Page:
Wusthof Classic Vegetable Knife

There's something hypnotic about watching a seasoned chef casually slice, dice, mince and chop ingredients with both speed and precision. It could have something to do with the rhythmic sound of a metal blade cutting through crisp produce and clicking against a cutting board's wood. Or it could be the fact that, even though I'm no stranger to the kitchen, my skill with a knife would make even the most wet-behind-the-apron line cook laugh until his hairnet fell off. I'm not wobbly with a blade, just slow, and always favored accuracy over acceleration. Which can make preparing a meal really drag along.

Still, though, when wielding the new Wusthof Classic Vegetable Knife, I found myself able to move faster. Perhaps it was the thrill of using a shiny new and perfectly sharpened blade. Or, perhaps, it was the fact that the 5.2-ounce knife is manufactured specifically to slice produce. It features a stain resistant high-carbon blade with eight strategically placed holes meant to reduce friction and make the task of cutting firmer fare like sweet potatoes and squash easier. There's also a ridged edge on the blade meant to prevent previously cut pieces of vegetables from sticking, as they do to most other knives. I took the famed German company's latest product out for a test drive to see if it is a cut above.

Positive (+)

Wusthof is known for their well-balanced, high quality knives, and their latest keeps this trend alive. A 4 ½-inch handle is strong and sturdy and the blade, milled from a single piece of high carbon, is wickedly sharp and had no trouble cutting through carrots and heirloom tomatoes (apparently the edge retains for 30 percent longer than others, thanks to one of Wusthof's newfangled proprietary technologies).

But sharp isn't what sets this knife apart—it's about those holes and that ridge, which work. Normally, when cutting potatoes, one quick slice doesn't do it and you're forced to wiggle the blade a bit — which results in a cut that's more crooked than Chris Christie's bed frame. This knife slices through scores of Yukon gold potatoes without sticking once, a fact I'll attribute to those eight friction-reducing holes. And that raised edge did prevent produce from sticking to the side. Normally, juicier vegetables have a tendency to stick to the blade, causing you to tap it down, but every bit of tomato, apple, squash or cucumber I cut refused to cling to the blade.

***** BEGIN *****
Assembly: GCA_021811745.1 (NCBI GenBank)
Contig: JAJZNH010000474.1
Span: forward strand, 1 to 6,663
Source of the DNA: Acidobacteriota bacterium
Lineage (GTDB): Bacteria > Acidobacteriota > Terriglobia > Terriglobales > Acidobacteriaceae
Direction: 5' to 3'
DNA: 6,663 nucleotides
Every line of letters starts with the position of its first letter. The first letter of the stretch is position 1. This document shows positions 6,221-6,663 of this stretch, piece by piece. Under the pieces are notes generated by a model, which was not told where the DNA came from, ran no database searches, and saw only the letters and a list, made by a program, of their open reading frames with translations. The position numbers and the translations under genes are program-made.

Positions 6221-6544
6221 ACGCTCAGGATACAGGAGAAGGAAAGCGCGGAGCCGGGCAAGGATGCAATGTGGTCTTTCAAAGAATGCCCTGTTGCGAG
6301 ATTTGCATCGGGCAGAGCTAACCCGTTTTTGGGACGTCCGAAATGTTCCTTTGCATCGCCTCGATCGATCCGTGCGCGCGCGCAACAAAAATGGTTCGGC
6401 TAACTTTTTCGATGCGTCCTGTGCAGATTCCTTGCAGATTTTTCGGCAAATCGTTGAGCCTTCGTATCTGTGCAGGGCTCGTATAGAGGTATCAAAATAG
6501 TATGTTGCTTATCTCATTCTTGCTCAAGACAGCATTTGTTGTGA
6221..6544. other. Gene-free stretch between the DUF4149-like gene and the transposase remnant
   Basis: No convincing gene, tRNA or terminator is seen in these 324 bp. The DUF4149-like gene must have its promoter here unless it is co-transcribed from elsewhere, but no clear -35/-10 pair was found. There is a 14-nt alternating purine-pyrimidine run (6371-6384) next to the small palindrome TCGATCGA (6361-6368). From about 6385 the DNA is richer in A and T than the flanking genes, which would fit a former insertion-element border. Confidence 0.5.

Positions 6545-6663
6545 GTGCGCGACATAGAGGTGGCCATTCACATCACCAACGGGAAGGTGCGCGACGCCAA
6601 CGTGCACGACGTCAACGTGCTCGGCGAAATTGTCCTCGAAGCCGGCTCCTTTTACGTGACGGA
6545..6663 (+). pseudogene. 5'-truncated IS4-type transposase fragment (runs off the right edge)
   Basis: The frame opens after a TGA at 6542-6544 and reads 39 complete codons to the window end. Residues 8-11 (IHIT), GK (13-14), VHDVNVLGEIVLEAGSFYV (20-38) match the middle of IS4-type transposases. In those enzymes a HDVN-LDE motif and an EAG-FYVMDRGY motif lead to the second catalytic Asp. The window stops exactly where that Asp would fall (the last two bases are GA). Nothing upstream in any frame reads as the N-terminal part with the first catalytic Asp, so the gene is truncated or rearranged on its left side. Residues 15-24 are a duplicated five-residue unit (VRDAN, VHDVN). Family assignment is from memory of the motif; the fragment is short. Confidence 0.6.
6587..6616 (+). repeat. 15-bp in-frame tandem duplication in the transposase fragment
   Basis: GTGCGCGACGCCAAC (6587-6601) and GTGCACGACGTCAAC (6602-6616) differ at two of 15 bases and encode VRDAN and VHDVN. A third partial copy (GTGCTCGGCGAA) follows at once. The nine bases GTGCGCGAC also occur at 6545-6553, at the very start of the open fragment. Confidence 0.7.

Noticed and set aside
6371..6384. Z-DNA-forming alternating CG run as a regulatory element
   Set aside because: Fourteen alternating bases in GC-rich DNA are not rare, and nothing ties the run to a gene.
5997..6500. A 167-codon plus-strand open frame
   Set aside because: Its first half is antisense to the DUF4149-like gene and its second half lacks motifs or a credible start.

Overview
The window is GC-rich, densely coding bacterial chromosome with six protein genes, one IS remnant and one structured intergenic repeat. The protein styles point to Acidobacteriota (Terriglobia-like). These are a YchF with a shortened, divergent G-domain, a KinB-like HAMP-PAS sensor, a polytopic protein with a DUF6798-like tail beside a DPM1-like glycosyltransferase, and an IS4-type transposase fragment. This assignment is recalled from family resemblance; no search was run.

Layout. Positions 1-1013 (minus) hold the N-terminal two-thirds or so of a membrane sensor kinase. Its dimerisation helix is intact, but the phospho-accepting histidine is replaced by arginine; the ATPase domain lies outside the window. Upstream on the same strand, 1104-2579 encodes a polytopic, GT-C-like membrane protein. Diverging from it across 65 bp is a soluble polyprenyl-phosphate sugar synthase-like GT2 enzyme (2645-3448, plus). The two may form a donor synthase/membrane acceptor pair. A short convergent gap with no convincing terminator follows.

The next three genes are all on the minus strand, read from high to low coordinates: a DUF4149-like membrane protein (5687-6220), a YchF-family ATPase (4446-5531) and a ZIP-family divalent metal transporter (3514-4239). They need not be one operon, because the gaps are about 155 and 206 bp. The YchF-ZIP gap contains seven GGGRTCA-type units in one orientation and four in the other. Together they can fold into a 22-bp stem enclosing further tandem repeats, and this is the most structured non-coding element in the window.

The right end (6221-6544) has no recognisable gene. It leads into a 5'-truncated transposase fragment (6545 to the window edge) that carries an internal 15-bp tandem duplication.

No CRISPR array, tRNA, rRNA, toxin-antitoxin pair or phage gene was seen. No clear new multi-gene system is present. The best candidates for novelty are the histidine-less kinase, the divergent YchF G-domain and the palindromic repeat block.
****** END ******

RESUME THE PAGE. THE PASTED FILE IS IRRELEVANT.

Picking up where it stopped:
Negative (-)

Those holes in the blade, however much friction they reduce, do make it tricky to complete one essential task—to transfer recently-chopped goods from board to bowl. When dicing, say, an onion, a chef will normally scrape the chopped bits onto the edge of the knife, but the Wusthof's holes made this normal maneuver tricky and kind of frustrating.

Bottom Line:

The Wusthof Classic Vegetable Knife is a high quality instrument for the home chef looking to add a specialty knife to his growing collection. It's not changing the way chefs chop, but it does make the monotonous task of prepping vegetables a bit easier. And, if you so desire, the knife can also be used to ready chicken, trim the fat off beef, or really any of the normal tasks of a standard, hole-less chef's knife. And for $150, it should. Available at Williams-sonoma.com

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